While the rest of the country wrestles over the legitimacy of which statues and monuments should be removed or kept, conservative Christians in Mississippi have tossed their hat in the ring in favor of removing the Confederate battle emblem from the state flag.
The Mississippi Baptist Convention released a statement on June 23, saying that, “While some may see the current flag as a celebration of heritage, a significant portion of our state sees it as a relic of racism and a symbol of hatred,”and “The racial overtones of this flag’s appearance make this discussion a moral issue.”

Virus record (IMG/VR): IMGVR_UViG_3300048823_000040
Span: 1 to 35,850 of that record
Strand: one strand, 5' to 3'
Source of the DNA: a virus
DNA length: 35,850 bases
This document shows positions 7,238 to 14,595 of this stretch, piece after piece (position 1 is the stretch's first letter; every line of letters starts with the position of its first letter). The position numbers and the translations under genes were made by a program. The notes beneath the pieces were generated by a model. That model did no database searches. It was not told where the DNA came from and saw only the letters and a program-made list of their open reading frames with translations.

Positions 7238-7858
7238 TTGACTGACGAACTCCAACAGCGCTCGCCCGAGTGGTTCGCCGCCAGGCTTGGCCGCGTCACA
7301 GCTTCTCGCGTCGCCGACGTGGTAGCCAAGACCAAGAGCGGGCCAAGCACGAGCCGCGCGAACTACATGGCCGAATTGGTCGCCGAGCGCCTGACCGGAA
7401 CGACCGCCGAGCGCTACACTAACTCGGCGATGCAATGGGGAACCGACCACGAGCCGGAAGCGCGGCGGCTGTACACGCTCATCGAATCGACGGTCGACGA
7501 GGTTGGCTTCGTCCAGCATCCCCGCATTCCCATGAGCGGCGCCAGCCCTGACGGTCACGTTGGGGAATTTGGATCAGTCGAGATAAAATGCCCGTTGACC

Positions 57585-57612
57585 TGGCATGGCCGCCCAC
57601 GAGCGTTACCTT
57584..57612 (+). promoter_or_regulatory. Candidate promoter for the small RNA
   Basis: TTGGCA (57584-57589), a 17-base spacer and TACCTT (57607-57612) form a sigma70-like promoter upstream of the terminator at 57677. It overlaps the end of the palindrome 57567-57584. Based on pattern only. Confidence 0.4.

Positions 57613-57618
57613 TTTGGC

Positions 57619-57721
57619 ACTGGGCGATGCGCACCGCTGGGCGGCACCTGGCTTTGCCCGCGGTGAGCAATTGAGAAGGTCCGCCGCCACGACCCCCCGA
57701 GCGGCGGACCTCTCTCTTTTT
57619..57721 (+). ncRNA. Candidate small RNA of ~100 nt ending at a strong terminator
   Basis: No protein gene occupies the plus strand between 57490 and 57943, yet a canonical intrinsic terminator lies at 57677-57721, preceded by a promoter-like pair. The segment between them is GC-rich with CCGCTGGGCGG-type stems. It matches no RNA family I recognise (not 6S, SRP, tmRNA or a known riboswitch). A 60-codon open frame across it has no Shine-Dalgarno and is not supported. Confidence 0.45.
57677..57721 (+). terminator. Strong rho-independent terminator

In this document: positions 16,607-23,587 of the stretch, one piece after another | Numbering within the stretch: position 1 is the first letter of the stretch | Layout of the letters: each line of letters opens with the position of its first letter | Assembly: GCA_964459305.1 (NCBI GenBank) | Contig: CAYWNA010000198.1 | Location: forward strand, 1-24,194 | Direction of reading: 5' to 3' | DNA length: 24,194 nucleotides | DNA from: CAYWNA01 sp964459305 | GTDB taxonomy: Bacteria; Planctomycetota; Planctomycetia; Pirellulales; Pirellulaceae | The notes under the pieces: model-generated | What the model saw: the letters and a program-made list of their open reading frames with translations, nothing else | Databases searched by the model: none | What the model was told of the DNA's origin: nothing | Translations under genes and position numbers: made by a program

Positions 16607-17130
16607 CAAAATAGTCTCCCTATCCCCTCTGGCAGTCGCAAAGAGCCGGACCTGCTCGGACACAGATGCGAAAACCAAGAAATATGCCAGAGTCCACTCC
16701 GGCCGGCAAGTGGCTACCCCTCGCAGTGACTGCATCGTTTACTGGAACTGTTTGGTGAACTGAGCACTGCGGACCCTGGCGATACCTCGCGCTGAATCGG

Ligon Duncan, Presbyterian and chancellor of the Reformed Theological Seminary (and lifelong Southerner), agrees, saying of the flag: “It was adopted in a time when efforts were being made to exclude black people from voting in our state and when lynchings were frequent. And it became symbolic of our state’s opposition to equal civil rights for our fellow black citizens.”
These comments came after state legislators had reached out to religious leaders regarding the state flag. The (mostly white) Mississippi Baptist Convention is part of the larger Southern Baptist Convention denomination, and is the largest religious group in the state.